Clean Eating Tips
One interesting approach to nutrition that’s rising in popularity recently is called simply “clean eating.” And certainly, if it could help keep you healthy both before and after your wedding day, it’s worth a try, right? Well, we’re here to examine and evaluate this trend to give you the information you need to make healthy choices, and to decide if clean eating is worth pursuing.
But What Is it, Exactly?
Of course, before we can go any further, we need to define what clean eating actually is. In essence, the basic tenets of clean eating are eating five to six times a day (three meals and two to three small snacks), choose organic, clean foods whenever possible, and drink at least two liters of water a day. There are other details, like including lean protein, plenty of fruit and vegetables, and a complex carbohydrate in every meal, but the three pillars of eating five-six times a day, choosing organic food, and drinking two liters of water each day are the basis of this idea. This sounds great in theory, but let’s examine it piece by piece to be sure.
Two Liters of Water
This is one realm in which clean eating is a little closer to being on-point, although of course, the truth is more complicated. How much water you should drink actually depends on your weight, location, and activity level. The rule of thumb is that you need between half an ounce and a whole ounce of water per pound you weight, every day. For example, a 150-pound person should drink between 75-150 ounces of water per day. The hotter and more arid your climate, the closer to the upper end of the range you’ll be. Likewise, the more exercise you get, the closer to the top you’ll be.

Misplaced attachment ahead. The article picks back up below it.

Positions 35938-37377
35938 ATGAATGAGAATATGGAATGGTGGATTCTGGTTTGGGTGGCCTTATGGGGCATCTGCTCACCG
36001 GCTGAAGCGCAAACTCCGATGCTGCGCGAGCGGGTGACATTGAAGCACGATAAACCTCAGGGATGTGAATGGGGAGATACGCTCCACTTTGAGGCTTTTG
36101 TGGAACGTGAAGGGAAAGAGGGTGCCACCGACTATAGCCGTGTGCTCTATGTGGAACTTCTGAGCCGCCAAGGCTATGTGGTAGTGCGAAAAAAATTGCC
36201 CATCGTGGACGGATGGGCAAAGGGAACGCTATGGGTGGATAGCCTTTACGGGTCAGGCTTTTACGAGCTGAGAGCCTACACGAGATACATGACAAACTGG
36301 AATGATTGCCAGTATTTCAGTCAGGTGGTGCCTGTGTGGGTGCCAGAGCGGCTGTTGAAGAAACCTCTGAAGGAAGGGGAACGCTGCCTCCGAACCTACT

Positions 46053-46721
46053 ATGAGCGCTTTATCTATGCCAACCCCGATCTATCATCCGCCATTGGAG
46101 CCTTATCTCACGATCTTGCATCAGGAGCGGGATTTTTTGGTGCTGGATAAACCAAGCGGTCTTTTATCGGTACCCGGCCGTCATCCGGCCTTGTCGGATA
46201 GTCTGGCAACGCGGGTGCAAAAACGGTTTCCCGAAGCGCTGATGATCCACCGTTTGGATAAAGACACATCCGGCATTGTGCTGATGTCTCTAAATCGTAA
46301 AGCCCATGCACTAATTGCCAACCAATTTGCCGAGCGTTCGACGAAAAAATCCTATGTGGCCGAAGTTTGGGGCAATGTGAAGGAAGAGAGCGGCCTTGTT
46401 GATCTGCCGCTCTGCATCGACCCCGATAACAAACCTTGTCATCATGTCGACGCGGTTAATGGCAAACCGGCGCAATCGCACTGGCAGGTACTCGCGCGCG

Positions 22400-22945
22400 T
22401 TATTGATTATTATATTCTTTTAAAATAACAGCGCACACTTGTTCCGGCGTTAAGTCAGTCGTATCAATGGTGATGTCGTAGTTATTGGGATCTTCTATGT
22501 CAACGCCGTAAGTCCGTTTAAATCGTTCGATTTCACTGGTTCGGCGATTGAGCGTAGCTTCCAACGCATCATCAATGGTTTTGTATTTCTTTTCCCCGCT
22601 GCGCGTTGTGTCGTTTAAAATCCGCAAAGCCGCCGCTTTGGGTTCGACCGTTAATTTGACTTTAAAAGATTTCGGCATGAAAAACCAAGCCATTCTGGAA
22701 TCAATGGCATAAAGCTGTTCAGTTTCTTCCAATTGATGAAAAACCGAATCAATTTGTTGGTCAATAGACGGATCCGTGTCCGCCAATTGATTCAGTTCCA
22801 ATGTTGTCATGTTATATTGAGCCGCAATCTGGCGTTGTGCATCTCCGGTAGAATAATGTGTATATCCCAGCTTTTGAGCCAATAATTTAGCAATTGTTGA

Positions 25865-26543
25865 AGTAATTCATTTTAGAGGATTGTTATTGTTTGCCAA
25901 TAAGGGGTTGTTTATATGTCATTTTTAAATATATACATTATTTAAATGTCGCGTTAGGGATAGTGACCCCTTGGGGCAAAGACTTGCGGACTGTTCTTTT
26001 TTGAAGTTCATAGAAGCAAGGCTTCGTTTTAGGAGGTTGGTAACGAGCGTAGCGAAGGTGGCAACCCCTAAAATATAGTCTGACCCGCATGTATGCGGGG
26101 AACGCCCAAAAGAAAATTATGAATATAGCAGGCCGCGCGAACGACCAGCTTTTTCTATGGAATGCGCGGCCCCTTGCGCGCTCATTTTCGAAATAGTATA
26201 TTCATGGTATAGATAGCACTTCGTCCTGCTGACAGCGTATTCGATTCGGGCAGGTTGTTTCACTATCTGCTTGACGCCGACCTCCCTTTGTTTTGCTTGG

Eating Five to Six Times a Day
The idea here is that eating more often and in smaller portions is both better for weight loss and healthier in general because you’re spreading out calorie intake throughout the day and keeping your metabolism running smoothly. Sadly, the science does not agree here. Studies actually indicate there is no significant impact whatsoever to the frequency of eating, and that, in fact, eating more often makes you want to eat more.
Similarly, the need for the foods to be organic (and, by extension, GMO-free) in clean eating is not borne out by actual scientific knowledge. GMOs, or genetically modified organisms, are largely a positive development, and allow crops to be fortified with necessary nutrients, more reliably protected from diseases, and be produced more cheaply. On the other hand, organic growing is volatile and has a huge chance of failure or of infested crops, because of the restrictions on pesticide use that organic growing entails. In short, while there are some legitimate concerns with the agricultural industry, organic food is not the answer and generally has no benefit to your health.
All that said, this one is pretty close to the mark. The majority of the other tenets of clean eating are highly questionable, though. Just eat a healthy, varied diet, with proteins, simple and complex carbohydrates, fruits, and lots of leafy greens and other vegetables, and you should be fine.